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LATIN AMERICA: Foreign Investment on the Rise, But Still “Low-Quality”

Daniela Estrada

SANTIAGO, May 5 2010 (IPS) - Foreign direct investment (FDI) flows to Latin America and the Caribbean, which fell 42 percent in 2009 due to the global economic crisis, will grow 40 to 50 percent this year, says a new report released by ECLAC Wednesday.

However, FDI is still concentrated in “low and medium-low technology intensive activities,” showing that the region still has a hard time drawing high-technology investment “and participating in high value-added links in global production chains,” the new report by the United Nations regional agency specifies.

Last year, Latin America took in nearly 76.7 billion dollars in FDI, far below the 2008 record of 131.9 billion dollars, says “Foreign Direct Investment in Latin America and the Caribbean 2009” presented in the Chilean capital.

Worldwide, FDI flows contracted for the second year in a row, dropping 39 percent, the annual ECLAC (Economic Commission for Latin America and the Caribbean) report says.

ECLAC executive secretary Alicia Bárcena said growth prospects in the region, long-term projections and preliminary figures indicate that FDI in the region will total more than 100 billion dollars in 2010.

“We believe that Latin America is still an important destination for investment, because it has commodities, and prices of these products are on the rise,” she said.

But Bárcena acknowledged the U.N. regional agency’s concern over the difficult situation in certain EU countries, like Greece, which is being bailed out to the tune of 146 billion dollars from the European bloc and the International Monetary Fund.

If the Greek crisis expands to Spain, for example, it could have a major impact on FDI flows to Latin America, she warned, while expressing her hope that “the contagion will be contained.”

Mario Cimoli, head of ECLAC’s production and business development division, told IPS that “When you invest in high-technology industries, you are investing in sectors that generate high value-added returns, that can pay better salaries and that bolster a country’s productive and technological capacities.”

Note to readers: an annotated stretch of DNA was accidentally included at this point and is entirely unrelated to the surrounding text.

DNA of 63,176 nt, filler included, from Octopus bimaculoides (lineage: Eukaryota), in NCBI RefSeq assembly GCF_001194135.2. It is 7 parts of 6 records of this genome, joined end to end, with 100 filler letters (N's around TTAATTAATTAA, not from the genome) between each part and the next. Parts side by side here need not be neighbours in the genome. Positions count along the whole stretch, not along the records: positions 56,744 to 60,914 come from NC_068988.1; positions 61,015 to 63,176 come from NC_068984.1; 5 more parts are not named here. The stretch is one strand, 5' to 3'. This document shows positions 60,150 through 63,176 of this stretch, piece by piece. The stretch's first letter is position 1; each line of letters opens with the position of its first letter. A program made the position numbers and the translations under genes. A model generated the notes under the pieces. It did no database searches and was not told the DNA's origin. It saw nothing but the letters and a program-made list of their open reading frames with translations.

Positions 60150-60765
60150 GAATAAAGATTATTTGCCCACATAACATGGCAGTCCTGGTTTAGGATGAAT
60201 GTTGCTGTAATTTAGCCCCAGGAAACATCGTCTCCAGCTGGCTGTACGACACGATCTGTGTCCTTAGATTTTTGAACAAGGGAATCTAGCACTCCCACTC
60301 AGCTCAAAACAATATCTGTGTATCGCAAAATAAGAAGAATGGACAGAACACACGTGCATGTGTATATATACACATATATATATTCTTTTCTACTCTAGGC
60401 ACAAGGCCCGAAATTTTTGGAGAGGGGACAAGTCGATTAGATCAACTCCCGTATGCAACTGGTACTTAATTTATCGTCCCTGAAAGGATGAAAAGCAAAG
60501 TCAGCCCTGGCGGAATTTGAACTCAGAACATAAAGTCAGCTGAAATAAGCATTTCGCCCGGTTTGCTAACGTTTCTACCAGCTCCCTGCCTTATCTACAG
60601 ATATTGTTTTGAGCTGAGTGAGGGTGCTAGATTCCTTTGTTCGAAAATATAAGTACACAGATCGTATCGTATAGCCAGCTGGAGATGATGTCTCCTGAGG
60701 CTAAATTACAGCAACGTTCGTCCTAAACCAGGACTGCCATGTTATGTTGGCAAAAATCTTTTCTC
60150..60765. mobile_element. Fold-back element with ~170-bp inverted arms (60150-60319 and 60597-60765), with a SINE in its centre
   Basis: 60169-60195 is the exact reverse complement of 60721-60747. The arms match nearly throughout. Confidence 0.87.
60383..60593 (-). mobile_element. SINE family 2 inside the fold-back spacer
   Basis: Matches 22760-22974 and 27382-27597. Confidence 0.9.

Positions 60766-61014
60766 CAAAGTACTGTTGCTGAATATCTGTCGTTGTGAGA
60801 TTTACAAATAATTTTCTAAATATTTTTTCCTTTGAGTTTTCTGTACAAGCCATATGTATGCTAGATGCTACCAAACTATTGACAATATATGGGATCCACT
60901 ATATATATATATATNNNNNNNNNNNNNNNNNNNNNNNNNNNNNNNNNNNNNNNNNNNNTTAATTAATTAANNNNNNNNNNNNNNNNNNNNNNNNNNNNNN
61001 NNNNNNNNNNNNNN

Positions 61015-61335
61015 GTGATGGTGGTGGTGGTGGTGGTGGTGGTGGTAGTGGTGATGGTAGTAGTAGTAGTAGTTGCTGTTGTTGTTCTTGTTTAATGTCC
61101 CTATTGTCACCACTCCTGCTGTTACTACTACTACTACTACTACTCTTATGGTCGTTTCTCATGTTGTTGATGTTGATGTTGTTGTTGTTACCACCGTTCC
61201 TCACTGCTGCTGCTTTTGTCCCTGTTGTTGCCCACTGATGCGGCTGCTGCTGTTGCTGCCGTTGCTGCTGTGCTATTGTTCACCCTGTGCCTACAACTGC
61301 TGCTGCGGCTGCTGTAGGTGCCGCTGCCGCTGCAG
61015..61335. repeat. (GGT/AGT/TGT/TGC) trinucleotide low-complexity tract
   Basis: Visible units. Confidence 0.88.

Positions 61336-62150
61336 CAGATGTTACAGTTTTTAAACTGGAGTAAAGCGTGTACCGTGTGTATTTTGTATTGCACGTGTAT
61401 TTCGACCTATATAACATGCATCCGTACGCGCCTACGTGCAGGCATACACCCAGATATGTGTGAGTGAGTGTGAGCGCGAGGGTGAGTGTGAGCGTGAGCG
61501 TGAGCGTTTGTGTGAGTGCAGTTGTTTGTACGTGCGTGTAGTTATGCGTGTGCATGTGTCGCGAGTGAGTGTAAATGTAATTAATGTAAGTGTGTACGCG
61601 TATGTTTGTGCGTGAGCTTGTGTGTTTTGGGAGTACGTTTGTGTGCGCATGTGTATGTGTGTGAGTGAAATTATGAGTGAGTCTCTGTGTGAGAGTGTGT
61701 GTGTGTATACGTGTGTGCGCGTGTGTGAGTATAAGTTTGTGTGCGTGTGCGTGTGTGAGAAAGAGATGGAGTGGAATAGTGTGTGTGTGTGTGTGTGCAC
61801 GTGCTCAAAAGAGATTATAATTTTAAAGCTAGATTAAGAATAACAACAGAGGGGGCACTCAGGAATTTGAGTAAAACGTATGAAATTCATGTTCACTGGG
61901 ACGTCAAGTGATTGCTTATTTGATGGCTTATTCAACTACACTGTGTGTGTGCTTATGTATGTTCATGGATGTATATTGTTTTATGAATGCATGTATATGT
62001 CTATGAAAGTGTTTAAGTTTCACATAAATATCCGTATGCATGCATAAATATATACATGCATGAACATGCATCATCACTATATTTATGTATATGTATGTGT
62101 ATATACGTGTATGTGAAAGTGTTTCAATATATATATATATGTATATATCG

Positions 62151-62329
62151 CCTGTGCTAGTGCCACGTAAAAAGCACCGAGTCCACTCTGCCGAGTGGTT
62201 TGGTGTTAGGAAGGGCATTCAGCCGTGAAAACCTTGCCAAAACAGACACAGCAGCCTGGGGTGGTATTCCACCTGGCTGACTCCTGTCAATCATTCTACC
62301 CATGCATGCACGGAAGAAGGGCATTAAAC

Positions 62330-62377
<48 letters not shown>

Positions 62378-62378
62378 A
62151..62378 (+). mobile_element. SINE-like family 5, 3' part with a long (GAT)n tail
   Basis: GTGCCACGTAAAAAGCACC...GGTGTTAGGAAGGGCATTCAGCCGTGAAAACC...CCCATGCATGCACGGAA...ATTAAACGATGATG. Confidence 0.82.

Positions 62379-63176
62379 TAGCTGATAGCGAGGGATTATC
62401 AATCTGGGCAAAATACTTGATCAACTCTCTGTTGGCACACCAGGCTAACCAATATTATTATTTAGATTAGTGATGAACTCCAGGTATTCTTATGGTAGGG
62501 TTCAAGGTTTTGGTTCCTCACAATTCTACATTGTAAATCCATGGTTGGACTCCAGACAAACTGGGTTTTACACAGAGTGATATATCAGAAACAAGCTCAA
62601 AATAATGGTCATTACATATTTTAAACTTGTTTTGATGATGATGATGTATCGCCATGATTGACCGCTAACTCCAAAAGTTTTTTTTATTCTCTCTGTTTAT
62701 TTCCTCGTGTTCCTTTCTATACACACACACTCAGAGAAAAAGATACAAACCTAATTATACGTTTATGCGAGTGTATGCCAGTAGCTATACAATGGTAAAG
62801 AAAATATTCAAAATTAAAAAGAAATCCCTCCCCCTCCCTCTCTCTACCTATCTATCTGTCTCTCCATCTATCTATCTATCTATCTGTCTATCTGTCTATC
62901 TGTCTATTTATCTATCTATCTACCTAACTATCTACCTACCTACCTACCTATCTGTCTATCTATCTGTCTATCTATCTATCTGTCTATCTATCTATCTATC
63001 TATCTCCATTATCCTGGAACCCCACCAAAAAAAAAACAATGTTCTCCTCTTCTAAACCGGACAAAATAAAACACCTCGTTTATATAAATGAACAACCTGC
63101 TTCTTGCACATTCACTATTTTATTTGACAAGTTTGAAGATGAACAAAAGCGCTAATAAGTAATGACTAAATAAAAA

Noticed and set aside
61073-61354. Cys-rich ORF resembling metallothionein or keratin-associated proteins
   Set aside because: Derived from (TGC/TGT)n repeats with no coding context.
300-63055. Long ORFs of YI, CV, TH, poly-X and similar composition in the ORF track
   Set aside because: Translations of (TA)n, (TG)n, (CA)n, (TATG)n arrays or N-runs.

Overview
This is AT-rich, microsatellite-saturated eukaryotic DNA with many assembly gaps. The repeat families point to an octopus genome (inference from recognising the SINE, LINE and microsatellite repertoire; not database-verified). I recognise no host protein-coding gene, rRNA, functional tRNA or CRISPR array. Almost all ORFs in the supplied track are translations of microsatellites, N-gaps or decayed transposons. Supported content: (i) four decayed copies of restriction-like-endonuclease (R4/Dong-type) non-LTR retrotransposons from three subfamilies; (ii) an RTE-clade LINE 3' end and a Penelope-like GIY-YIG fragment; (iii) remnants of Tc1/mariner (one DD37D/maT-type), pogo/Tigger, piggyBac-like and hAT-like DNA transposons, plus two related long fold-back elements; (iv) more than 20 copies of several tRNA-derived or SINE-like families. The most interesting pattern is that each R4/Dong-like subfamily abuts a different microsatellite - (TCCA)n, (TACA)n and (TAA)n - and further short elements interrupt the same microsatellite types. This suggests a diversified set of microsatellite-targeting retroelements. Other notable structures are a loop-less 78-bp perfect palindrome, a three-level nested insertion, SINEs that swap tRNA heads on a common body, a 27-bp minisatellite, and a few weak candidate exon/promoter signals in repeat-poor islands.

That means investment in these sectors “helps foment the growth and development of countries,” said the expert, who added that in order to draw high quality FDI, specific government policies are needed, such as targeted incentives and training of human resources.

With respect to FDI according to subregions, it fell 40 percent in South America and 45 percent in Mexico and the Caribbean in 2009, the report says.

Brazil remains the largest recipient of FDI in Latin America and the Caribbean, with 25.9 billion dollars in 2009, 42 percent less than the year before. It was followed by Chile (12.7 billion dollars), Mexico (11.4 billion), Colombia (7.2 billion) and Argentina (4.9 billion).

The top investors in the region last year were the United States (37 percent of FDI), Spain (nine percent) and Canada (seven percent). The services sector took the largest share of FDI, followed by manufacturing.

Ten percent of FDI came from Latin American transnational corporations, referred to as “trans-latins”.

But FDI flows within Latin America and the Caribbean plummeted 69 percent last year, to 11.4 billion dollars, mainly as a result of a drop in investment by Brazilian companies.

Chile was the region’s largest foreign investor, investing 7.9 billion dollars around the world, followed by Mexico (7.6 billion dollars), Colombia (3.0 billion) and Venezuela (1.8 billion).

The biggest trans-latin firms are Brazilian oil giant Petrobras, with total sales of 101.9 billion dollars last year, and Venezuela’s state-run oil firm PDVSA, with 68 billion dollars. Next on the list are the Itaú-Unibanco bank of Brazil, América Móvil of Mexico and the Brazilian Vale mining company.

The ECLAC report also examines the performance of the automobile and iron and steel industries in the region, in the face of the international economic crisis that began in the United States in 2008.

It concludes that the countercyclical policies adopted by countries like Brazil, which produces 51 percent of the region’s steel, and Mexico, which accounts for 27 percent, helped mitigate the effects of the crisis.

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